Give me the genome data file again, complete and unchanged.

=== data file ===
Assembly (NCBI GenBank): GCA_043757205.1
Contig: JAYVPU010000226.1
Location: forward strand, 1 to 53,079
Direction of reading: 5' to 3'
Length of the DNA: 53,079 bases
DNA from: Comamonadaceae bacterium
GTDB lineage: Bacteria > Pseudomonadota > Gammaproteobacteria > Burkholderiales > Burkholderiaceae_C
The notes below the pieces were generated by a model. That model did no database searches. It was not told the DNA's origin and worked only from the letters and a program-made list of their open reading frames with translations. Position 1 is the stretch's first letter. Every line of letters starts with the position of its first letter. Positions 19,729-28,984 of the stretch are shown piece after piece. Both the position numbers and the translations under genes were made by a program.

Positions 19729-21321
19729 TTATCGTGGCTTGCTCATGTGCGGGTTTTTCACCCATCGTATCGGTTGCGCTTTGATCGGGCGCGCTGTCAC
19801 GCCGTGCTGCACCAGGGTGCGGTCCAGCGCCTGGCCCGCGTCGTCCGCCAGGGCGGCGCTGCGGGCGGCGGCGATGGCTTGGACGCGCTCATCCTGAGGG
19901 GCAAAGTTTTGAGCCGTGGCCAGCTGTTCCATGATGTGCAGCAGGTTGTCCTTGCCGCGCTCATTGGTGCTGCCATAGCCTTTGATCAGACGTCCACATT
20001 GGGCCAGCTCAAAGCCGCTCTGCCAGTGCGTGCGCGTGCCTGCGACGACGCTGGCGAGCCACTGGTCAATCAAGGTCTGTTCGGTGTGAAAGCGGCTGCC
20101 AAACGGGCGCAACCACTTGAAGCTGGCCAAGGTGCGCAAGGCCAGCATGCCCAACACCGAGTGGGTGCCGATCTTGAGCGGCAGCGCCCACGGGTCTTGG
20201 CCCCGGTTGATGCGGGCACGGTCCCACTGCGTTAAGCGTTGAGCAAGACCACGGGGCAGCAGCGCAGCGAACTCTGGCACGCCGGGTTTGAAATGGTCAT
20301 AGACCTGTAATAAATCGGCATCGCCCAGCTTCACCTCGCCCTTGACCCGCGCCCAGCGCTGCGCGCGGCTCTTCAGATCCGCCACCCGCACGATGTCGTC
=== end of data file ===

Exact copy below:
Assembly (NCBI GenBank): GCA_043757205.1
Contig: JAYVPU010000226.1
Location: forward strand, 1 to 53,079
Direction of reading: 5' to 3'
Length of the DNA: 53,079 bases
DNA from: Comamonadaceae bacterium
GTDB lineage: Bacteria > Pseudomonadota > Gammaproteobacteria > Burkholderiales > Burkholderiaceae_C
The notes below the pieces were generated by a model. That model did no database searches. It was not told the DNA's origin and worked only from the letters and a program-made list of their open reading frames with translations. Position 1 is the stretch's first letter. Every line of letters starts with the position of its first letter. Positions 19,729-28,984 of the stretch are shown piece after piece. Both the position numbers and the translations under genes were made by a program.

Positions 19729-21321
19729 TTATCGTGGCTTGCTCATGTGCGGGTTTTTCACCCATCGTATCGGTTGCGCTTTGATCGGGCGCGCTGTCAC
19801 GCCGTGCTGCACCAGGGTGCGGTCCAGCGCCTGGCCCGCGTCGTCCGCCAGGGCGGCGCTGCGGGCGGCGGCGATGGCTTGGACGCGCTCATCCTGAGGG
19901 GCAAAGTTTTGAGCCGTGGCCAGCTGTTCCATGATGTGCAGCAGGTTGTCCTTGCCGCGCTCATTGGTGCTGCCATAGCCTTTGATCAGACGTCCACATT
20001 GGGCCAGCTCAAAGCCGCTCTGCCAGTGCGTGCGCGTGCCTGCGACGACGCTGGCGAGCCACTGGTCAATCAAGGTCTGTTCGGTGTGAAAGCGGCTGCC
20101 AAACGGGCGCAACCACTTGAAGCTGGCCAAGGTGCGCAAGGCCAGCATGCCCAACACCGAGTGGGTGCCGATCTTGAGCGGCAGCGCCCACGGGTCTTGG
20201 CCCCGGTTGATGCGGGCACGGTCCCACTGCGTTAAGCGTTGAGCAAGACCACGGGGCAGCAGCGCAGCGAACTCTGGCACGCCGGGTTTGAAATGGTCAT
20301 AGACCTGTAATAAATCGGCATCGCCCAGCTTCACCTCGCCCTTGACCCGCGCCCAGCGCTGCGCGCGGCTCTTCAGATCCGCCACCCGCACGATGTCGTC